Compliance Officer

What is a compliance officer?

A compliance officer is an employee that ensures a company, organization, as well as individuals, adheres and complies with outside contractual obligations, government regulations, and laws, as well as internal obligations and bylaws. Healthcare compliance officers (also known by their acronym, HCOs) have become increasingly important as there is a consistent increase of policies and regulations being passed that healthcare entities must comply and adhere to. 

The duty of a compliance officer is to their employer; they must work to manage regulatory risk. The compliance officer is the bridge between a practitioner and daily operations and government regulation. If there is an occurrence where a regulatory breach occurs, the compliance officer is the one who has to engage in disciplinary measures and have regulations in place for avoiding or future occurrences. 

Compliance officers may need to mitigate the risk of breaches by updating internal policies to decrease the healthcare entity’s risk of breaching a law or contract. 

A compliance officer is very important in reducing a company’s financial crime and preventing risks. These risks could result in:

  • Hefty fines 
  • Damaging of reputation 
  • Legal repercussions and responsibilities 
  • Breach patient privacy 
  • Potentially compromise patient safety

 

What are the responsibilities of a compliance officer?

A compliance officer is responsible for: 

  • Reviewing practices
  • Maintaining regulatory knowledge 
  • Educating staff
  • Reviewing and updating internal policies 
  • Filing and preparing documents 
  • Identifying potential risk
  • Understanding healthcare legal risk 

The job title of a healthcare compliance officer has become an integral part of the healthcare system; they are an objective voice in handling any grievances patients might have. This means compliance officers handle complaints, hold other employees accountable, and safeguard whistleblowers.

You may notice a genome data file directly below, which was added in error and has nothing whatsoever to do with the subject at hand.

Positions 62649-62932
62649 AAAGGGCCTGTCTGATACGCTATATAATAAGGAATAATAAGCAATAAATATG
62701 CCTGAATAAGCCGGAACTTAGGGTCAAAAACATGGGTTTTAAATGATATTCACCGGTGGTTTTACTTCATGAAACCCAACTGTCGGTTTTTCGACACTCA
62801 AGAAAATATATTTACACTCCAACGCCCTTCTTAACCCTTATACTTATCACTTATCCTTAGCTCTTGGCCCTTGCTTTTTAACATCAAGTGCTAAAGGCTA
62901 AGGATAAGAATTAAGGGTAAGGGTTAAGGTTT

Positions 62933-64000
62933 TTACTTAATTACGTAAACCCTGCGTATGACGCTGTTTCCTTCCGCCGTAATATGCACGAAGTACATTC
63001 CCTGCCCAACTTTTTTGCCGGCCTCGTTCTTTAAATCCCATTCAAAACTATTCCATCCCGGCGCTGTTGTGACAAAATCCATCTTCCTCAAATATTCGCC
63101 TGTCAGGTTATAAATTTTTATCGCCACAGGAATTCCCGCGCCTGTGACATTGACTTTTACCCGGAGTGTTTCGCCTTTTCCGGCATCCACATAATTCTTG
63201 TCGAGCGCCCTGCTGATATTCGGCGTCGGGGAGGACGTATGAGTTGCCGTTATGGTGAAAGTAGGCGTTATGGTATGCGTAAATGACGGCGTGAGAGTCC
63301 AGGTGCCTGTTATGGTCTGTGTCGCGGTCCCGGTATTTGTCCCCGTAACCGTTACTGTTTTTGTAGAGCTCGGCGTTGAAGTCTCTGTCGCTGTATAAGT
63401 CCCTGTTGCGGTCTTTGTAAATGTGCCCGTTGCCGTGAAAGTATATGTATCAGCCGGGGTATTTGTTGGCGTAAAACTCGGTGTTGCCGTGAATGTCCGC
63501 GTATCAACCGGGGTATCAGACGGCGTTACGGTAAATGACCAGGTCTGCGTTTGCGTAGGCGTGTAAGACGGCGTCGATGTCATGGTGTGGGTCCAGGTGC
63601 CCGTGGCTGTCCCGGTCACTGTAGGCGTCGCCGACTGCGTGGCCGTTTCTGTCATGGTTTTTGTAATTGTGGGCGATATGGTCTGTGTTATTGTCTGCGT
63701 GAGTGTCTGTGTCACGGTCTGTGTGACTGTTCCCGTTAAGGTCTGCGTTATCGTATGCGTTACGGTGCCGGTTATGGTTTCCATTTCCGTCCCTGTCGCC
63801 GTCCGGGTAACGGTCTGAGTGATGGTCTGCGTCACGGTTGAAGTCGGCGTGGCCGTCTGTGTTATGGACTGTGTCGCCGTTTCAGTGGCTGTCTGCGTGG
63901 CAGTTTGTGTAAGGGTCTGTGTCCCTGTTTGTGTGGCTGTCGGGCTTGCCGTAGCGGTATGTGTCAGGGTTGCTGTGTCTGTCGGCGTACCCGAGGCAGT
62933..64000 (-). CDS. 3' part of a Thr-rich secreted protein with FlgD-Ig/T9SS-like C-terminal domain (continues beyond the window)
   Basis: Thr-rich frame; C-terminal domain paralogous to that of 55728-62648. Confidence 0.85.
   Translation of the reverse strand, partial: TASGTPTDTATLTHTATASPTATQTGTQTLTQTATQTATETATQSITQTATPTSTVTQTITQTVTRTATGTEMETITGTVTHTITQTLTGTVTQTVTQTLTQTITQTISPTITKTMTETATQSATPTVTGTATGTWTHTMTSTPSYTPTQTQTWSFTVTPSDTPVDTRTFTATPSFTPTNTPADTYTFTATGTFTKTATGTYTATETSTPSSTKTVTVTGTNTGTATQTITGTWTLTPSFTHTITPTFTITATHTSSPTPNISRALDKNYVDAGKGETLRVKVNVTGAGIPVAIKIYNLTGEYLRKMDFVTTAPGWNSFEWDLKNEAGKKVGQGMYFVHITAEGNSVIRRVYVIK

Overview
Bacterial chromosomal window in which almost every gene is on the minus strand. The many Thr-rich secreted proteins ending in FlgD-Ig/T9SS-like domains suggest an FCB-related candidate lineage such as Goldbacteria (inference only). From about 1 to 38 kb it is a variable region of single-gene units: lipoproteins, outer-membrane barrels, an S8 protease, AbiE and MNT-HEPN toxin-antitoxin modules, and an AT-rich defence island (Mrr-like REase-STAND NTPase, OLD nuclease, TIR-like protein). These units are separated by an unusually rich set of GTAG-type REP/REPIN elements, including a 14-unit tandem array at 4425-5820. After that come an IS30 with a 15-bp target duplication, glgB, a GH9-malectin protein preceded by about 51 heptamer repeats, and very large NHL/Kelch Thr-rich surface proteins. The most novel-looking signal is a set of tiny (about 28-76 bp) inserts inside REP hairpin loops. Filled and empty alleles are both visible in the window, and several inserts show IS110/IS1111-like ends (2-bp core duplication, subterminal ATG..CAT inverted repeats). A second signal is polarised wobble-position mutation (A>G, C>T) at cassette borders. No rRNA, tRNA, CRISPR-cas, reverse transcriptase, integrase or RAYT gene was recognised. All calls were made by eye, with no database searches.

There are certain skills that are beneficial to HCOs to help with their daily routine and duties. 

  • Communication skills
    •  An HCO is the bridge between many different branches and they need to be able to communicate across many platforms. 
  • Organization and attention to detail 
    • HCOs create and organize policies for healthcare entities. The policies must be thorough and cover overlapping responsibilities within the organization which leads to cohesive and productive regulation. 
  • Problem-solving 
    • With the steady increase in governmental regulations, continually updating internal bylaws, entities failing to comply, and patient issues, an HCO must be able to think on their feet and come up with detailed solutions to satisfy the party that has failed to uphold a regulation.
  • Leadership 
    • Strong leadership skills are required to head up grievances or issues in an entity or individual not complying with regulations.
  • High ethics 
    • A sense of right and wrong is needed to discern the issue and the solution to a breach or any other issues that are thrown an HCOs way. 
  • Reading comprehension
    • Handling policies and regulations involves numerous comprehensive duties to really understand all the ways that a law or regulation could affect the individual or the healthcare entity. 

HCOs also engage in fostering and promoting an environment that creates organization and helps with trust, increasing communication, and prioritizes the safety of patients. An HCO serves to benefit the organization, employees, and patients. 

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